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Kafka on the Shore
Kafka on the Shore
Author: Haruki Murakami
With Kafka on the Shore, Haruki Murakami gives us a novel every bit as ambitious and expansive as The Wind-Up Bird Chronicle, which has been acclaimed both here and around the world for its uncommon ambition and achievement, and whose still-growing popularity suggests that it will be read and admired for decades to come. — This magn...  more »
ISBN-13: 9781400043668
ISBN-10: 1400043662
Publication Date: 1/18/2005
Pages: 448
  • Currently 4.1/5 Stars.

4.1 stars, based on 45 ratings
Publisher: Knopf
Book Type: Hardcover
Other Versions: Paperback
Members Wishing: 16
Reviews: Member | Amazon | Write a Review

Top Member Book Reviews

Yoni avatar reviewed Kafka on the Shore on + 327 more book reviews
Helpful Score: 3
This is a beautiful book. It bends reality, space, and time. All to make you think, and for a short while, you are in a different world. I loved it.
reviewed Kafka on the Shore on + 7 more book reviews
Helpful Score: 2
Haruki Murakami is a fascinating and interesting writer and boy howdy is he preoccupied with his penis. I mean, his protagonist's penis. Penises in general. Every book of his I've read is penispenispenis.

But boy can he write. Kafka on the Shore is "magical realism," which as the old joke goes, is "fantasy when it's not written in English." More seriously, it's one of those books where otherworldly things happen that the reader is asked to simply accept. There is no explanation for how someone can exist simultaneously as an old man and a fifteen-year-old boy in order to be in two places at once, or why conceptual incarnations take the corporeal form of Colonel Sanders, or why Nakata can talk to cats.

Kafka Tamura is a teenager running away from his father's Oedipal prophecy. The voice in his head is a boy named Crow, who tells him he must become "the world's toughest fifteen-year-old." He takes up residence in a library overseen by a gender-bending librarian, encounters a woman who may be his mother and a girl who may be his sister, and screws both of them. It may be a dream. But Murakami describes every encounter in very corporeal detail. Penispenispenis!

Meanwhile, Nakata, an old man who was mentally damaged/traumatized by an event that happened to him at the end of the war but left with the ability to talk to cats, has to find a family's housecat and stop a cat serial killer. This leads to him becoming a fugitive, where he encounters a truck driver who joins him on his quest to find a stone, in a bizarre urban Japanese inversion of your typical fantasy quest.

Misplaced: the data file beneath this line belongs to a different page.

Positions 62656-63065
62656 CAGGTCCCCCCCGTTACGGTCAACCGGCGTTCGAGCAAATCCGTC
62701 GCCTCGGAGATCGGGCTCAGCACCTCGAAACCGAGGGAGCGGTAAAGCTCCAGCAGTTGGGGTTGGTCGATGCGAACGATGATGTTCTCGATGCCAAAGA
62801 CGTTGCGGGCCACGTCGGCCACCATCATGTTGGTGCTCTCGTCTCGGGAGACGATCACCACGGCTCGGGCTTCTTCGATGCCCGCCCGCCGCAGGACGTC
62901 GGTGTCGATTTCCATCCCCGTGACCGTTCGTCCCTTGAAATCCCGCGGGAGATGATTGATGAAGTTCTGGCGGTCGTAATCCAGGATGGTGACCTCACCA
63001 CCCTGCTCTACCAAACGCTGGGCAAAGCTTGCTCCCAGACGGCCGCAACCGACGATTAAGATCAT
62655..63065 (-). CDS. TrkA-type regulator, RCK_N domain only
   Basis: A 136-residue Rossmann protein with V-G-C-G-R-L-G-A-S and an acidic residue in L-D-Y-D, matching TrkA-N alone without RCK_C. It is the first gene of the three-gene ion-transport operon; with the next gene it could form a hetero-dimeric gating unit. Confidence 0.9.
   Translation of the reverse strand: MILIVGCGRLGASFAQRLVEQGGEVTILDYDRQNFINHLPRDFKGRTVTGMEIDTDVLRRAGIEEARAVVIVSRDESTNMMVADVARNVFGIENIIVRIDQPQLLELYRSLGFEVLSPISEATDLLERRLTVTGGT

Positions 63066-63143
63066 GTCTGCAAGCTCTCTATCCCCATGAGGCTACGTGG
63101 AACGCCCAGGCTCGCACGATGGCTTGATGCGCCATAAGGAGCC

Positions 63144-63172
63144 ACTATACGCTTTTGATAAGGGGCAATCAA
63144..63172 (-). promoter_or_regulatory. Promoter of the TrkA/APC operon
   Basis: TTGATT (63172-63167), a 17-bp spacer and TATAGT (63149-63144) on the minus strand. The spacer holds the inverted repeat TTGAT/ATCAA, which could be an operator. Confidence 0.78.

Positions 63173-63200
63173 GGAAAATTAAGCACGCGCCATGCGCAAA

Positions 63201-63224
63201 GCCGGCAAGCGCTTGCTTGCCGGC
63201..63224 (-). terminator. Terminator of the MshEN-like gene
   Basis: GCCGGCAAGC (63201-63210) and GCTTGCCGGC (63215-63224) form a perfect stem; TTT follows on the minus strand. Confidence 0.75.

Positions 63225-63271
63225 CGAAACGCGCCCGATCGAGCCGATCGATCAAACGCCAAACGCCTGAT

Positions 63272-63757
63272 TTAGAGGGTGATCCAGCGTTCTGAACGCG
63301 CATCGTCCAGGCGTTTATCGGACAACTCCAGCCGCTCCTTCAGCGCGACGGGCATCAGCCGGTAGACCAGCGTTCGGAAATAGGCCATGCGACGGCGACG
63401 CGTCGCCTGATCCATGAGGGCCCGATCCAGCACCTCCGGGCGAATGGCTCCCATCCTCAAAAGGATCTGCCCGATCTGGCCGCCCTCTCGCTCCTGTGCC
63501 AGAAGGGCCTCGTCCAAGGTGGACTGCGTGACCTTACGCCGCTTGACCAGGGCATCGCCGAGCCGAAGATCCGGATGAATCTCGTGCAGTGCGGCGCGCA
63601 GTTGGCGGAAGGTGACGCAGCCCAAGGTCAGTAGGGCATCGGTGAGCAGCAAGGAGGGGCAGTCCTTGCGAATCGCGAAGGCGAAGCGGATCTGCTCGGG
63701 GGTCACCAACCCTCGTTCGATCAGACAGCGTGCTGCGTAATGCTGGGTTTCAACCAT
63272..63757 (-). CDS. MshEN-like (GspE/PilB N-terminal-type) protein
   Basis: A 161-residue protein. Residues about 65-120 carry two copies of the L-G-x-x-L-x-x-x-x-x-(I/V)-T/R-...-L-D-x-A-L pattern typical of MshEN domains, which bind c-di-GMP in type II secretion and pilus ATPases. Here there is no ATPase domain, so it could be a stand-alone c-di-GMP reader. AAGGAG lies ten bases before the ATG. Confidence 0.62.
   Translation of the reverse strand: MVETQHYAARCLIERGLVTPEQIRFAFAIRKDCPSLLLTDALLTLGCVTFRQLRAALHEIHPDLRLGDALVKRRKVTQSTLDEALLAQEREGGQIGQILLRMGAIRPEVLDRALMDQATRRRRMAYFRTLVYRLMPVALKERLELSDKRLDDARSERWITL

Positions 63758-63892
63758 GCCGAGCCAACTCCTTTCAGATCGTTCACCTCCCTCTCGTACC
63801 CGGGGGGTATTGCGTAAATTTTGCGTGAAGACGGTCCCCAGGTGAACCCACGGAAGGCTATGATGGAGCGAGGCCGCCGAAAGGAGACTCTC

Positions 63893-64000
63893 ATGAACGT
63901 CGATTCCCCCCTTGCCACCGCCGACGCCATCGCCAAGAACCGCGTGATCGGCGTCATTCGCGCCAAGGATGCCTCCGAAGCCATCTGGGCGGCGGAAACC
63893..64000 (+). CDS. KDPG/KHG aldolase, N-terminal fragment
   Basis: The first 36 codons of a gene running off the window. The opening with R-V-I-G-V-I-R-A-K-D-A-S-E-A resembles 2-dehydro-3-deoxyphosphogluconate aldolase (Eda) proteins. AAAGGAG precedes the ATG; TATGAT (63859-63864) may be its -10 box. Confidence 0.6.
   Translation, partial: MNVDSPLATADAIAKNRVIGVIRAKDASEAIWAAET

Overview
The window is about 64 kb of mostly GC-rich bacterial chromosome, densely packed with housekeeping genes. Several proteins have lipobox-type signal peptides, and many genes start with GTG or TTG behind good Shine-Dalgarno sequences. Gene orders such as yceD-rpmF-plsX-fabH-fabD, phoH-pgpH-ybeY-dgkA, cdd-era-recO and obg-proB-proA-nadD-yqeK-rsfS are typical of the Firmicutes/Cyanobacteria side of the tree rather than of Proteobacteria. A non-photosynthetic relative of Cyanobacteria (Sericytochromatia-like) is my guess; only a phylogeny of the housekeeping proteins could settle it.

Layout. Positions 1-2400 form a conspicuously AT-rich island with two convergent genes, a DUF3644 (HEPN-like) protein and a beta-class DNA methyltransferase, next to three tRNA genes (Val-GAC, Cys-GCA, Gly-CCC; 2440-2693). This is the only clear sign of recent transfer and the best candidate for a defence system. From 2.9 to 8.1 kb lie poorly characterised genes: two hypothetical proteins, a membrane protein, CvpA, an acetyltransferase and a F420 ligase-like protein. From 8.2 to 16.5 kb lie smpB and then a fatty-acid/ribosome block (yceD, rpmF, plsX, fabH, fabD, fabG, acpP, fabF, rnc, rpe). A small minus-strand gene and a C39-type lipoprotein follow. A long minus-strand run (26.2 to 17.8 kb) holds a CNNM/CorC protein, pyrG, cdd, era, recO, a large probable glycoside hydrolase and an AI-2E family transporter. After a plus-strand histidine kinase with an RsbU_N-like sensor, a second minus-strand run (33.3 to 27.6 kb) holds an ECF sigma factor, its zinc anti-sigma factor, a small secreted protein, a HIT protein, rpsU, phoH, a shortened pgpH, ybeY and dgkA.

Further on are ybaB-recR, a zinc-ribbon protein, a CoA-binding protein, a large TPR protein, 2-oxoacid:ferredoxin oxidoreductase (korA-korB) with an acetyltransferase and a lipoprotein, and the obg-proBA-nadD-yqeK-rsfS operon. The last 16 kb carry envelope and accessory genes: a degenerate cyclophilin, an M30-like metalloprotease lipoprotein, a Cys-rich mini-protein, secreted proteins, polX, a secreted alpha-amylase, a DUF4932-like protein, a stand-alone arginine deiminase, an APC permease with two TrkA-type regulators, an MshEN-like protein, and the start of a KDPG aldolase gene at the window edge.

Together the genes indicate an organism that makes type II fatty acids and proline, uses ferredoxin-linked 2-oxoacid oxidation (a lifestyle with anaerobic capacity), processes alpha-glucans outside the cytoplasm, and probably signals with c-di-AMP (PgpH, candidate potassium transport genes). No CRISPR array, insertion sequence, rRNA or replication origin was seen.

Nakata's quest and Tamura's are linked, but the links are never clearly defined; indeed, it's not entirely clear how their two character arcs are connected at all, though they may be the same person.

If this review fails to convey much sense of the plot, it's because Murakami's plots are... really hard to describe. He throws a little bit of everything into the story. And lots of penis. But the prose is liquid and lyrical, even in translation, and the story carries you along like a rushing stream, batting you about so you're not quite sure where you are going but you at least have a vague sense that you are going somewhere. And where it dumps you, who can say?

I liked it. But it's weird. Like everything Murakami writes. And seriously, dude, enough with the penises.
reviewed Kafka on the Shore on + 72 more book reviews
Helpful Score: 2
One of the best I've read in awhile. It takes place in Japan, which gave me a glimpse of modern day Japanese life. It's just like ours. Characters are finding their selves and their past with a little supernatural help.
reviewed Kafka on the Shore on + 133 more book reviews
Helpful Score: 2
A creative and odd little story that sucks you in true Kafka-esque fashion.
reviewed Kafka on the Shore on + 33 more book reviews
Helpful Score: 2
Excellent if strange.
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reviewed Kafka on the Shore on
quirky and imaginative. it's magical realism from japan.
reviewed Kafka on the Shore on + 1423 more book reviews
Murakami offers a fascinating read about a young man, Kafka, who leaves home at age 15 and an older man, Nakata, whose life is as simple as he is. The story is strange at times but the author connects most incidents with what I believe are alternate universes to explain these unusual events.

The book opens as a group of Japanese school children embark on an outing to collect mushrooms. Suddenly all collapse leaving only the teacher standing. Nothing is unusual unless you consider the overhead flight of a plane. All but one child soon recovers. He is Nakata, once a most intelligent student, now an aging man who talks to cats, lives on a government subsidy, small sums from a brother and what he earns locating lost cats.

It is years after the collapse that Kafka leaves home possibly seeking his long missing mother and sister, and abandoning a mostly absent father. Follow the adventures of Kafka and Nakata to discover what happens as their lives merge and strange events unfold. A ghostly pimp employs a philosophically quoting student who provides sexual favors, soldiers from WWII who have not aged appear, and strange items such as fish fall from the sky. A brutal murder, probably of Kafka's father, seems to have been committed by Nakata. At the same time Kafka awakes with a bloody t-shirt and fears he may have done something he cannot remember,

The reader is led carefully along their experiences as the author ties it all together rather skillfully. It's a read I found myself hurrying through to discover what happens next. Yes, I rather liked this book.

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